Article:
# Cipher

##### Updated: December 1, 2020

A `cipher`

is defined over the spaces of:

All Keys, \(\mathscr{K}\)

All Messages, \(\mathscr{M}\)

All Cipher texts, \(\mathscr{C}\)

Cipher (defined as a triple, \((\mathscr{K}, \mathscr{M}, \mathscr{C})\)) as a pair of algorithms \((\mathbf{E}, \mathbf{D})\) where \(\mathbf{E}\) represents the encryption algorithm and \(\mathbf{D}\) represents the decryption algorithm.

\begin{equation} \mathbf{E}: \mathscr{K} \times \mathscr{M} \rightarrow \mathscr{C} \end{equation}

and

\begin{equation} \mathbf{D}: \mathscr{K} \times \mathscr{C} \rightarrow \mathscr{M} \end{equation}

Such that:

\begin{equation} \forall m \in \mathscr{M}, k \in \mathscr{K}: \mathbf{D}(k, \mathbf{E}(k, m)) = m \end{equation}

\(\mathbf{E}\) is *often* randomized

\(\mathbf{D}\) is *always* deterministic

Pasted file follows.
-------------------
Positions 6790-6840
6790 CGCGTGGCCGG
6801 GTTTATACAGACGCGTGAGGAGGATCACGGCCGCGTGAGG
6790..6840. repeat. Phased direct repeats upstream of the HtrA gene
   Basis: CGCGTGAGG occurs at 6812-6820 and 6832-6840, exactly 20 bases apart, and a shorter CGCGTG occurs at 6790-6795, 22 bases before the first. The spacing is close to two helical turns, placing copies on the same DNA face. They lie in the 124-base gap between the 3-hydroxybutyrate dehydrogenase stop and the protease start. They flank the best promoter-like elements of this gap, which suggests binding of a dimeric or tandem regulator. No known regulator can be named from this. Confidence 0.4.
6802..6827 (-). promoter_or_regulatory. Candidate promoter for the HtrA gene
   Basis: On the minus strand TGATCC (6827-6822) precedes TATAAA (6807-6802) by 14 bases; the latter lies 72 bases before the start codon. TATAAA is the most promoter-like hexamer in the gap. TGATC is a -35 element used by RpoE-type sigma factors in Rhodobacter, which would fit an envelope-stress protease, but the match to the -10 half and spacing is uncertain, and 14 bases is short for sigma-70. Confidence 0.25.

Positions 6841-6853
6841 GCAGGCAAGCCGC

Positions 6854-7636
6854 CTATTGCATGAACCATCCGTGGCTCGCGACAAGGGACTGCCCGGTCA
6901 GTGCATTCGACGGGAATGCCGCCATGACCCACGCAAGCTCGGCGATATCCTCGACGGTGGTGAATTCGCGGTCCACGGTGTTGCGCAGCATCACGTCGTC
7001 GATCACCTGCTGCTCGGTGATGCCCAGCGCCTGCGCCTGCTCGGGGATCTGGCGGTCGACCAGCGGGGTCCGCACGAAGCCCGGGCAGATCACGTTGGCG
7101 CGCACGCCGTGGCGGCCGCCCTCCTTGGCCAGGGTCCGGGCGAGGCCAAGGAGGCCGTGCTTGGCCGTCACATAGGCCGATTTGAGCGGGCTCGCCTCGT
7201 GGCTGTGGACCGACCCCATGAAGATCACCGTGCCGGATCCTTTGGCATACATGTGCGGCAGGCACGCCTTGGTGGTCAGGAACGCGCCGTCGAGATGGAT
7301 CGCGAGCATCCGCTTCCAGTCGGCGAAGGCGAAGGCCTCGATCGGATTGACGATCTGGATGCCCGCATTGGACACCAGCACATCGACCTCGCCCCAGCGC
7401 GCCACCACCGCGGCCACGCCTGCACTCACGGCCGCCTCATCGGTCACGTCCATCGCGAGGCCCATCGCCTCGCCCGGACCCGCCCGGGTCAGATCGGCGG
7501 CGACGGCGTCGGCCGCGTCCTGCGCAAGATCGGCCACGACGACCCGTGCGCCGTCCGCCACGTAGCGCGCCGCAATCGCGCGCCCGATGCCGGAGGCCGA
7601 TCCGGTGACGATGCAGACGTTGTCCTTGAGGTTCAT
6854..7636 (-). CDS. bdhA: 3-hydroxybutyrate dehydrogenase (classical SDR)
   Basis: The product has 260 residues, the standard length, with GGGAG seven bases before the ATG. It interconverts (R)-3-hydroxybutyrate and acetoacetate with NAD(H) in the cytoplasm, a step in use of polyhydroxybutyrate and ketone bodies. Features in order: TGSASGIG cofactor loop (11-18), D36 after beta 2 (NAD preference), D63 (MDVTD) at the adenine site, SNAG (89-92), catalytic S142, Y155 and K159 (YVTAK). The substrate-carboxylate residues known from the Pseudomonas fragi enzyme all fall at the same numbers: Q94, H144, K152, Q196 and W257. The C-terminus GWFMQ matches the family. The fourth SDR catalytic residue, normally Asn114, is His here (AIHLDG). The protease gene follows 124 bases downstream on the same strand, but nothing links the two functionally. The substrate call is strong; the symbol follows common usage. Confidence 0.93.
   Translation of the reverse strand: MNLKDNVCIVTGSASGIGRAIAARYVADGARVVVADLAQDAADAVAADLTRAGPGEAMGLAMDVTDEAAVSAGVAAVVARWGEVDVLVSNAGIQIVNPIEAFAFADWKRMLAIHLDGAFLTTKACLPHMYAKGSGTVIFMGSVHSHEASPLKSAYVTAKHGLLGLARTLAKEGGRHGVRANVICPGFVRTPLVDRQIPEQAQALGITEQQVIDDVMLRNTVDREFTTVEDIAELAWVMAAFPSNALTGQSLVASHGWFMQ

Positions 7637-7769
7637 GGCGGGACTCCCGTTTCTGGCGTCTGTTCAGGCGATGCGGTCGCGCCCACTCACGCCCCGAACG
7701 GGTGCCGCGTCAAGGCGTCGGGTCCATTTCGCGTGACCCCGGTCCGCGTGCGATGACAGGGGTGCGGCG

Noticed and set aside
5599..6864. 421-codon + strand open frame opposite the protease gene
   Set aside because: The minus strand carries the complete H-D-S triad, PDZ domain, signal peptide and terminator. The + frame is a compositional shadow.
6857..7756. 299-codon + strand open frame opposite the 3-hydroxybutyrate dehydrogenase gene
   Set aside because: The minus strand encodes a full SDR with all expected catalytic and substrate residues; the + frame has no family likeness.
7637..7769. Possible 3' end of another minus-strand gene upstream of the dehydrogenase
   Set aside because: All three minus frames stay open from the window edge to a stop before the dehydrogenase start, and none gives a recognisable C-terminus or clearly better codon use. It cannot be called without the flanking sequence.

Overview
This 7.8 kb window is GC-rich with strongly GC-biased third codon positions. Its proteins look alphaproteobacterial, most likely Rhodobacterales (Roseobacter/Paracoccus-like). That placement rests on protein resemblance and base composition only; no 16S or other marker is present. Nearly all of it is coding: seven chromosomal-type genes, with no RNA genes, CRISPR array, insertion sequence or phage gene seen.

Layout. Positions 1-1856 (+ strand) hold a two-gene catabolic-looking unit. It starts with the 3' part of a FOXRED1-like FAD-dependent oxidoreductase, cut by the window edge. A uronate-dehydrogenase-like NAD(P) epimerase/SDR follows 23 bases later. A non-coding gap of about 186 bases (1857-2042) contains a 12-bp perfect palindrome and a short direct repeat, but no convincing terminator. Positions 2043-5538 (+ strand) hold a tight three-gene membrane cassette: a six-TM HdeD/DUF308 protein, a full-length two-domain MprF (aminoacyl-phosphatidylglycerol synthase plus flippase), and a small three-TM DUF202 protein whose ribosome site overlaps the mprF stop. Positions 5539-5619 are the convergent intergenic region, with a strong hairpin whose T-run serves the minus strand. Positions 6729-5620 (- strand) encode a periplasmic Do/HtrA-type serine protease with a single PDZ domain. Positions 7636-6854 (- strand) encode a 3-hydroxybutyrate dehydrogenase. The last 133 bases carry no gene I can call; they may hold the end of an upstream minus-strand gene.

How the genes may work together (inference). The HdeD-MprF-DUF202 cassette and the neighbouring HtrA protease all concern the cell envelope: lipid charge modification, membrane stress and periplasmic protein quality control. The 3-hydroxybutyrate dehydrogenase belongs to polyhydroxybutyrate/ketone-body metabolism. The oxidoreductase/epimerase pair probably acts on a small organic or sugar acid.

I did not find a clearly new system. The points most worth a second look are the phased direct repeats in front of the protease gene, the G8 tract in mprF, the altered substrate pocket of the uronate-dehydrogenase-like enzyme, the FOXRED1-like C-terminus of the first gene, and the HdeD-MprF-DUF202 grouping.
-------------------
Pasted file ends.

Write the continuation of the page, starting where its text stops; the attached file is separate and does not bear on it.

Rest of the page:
A `cipher`

\((\mathbf{E}, \mathbf{D})\) has *perfect secrecy* if:

\begin{equation}
\forall m_{0}, m_{1} \in \mathscr{M} \, (|m_{0}| = |m_{1}|) \, and \, \forall c \in \mathscr{C} \\\

Pr[\mathbf{E}(k, m_{0}) = c] = Pr[\mathbf{E}(k, m_{1}) = c]
\end{equation}

where \(k \leftarrow \mathscr{K}\) (k is a randomly distributed key from \(\mathscr{K}\))

In other words, if I was given a particular cipher text (encrypted message), I will have no idea which message originally created it since it could be any other message with equal probability.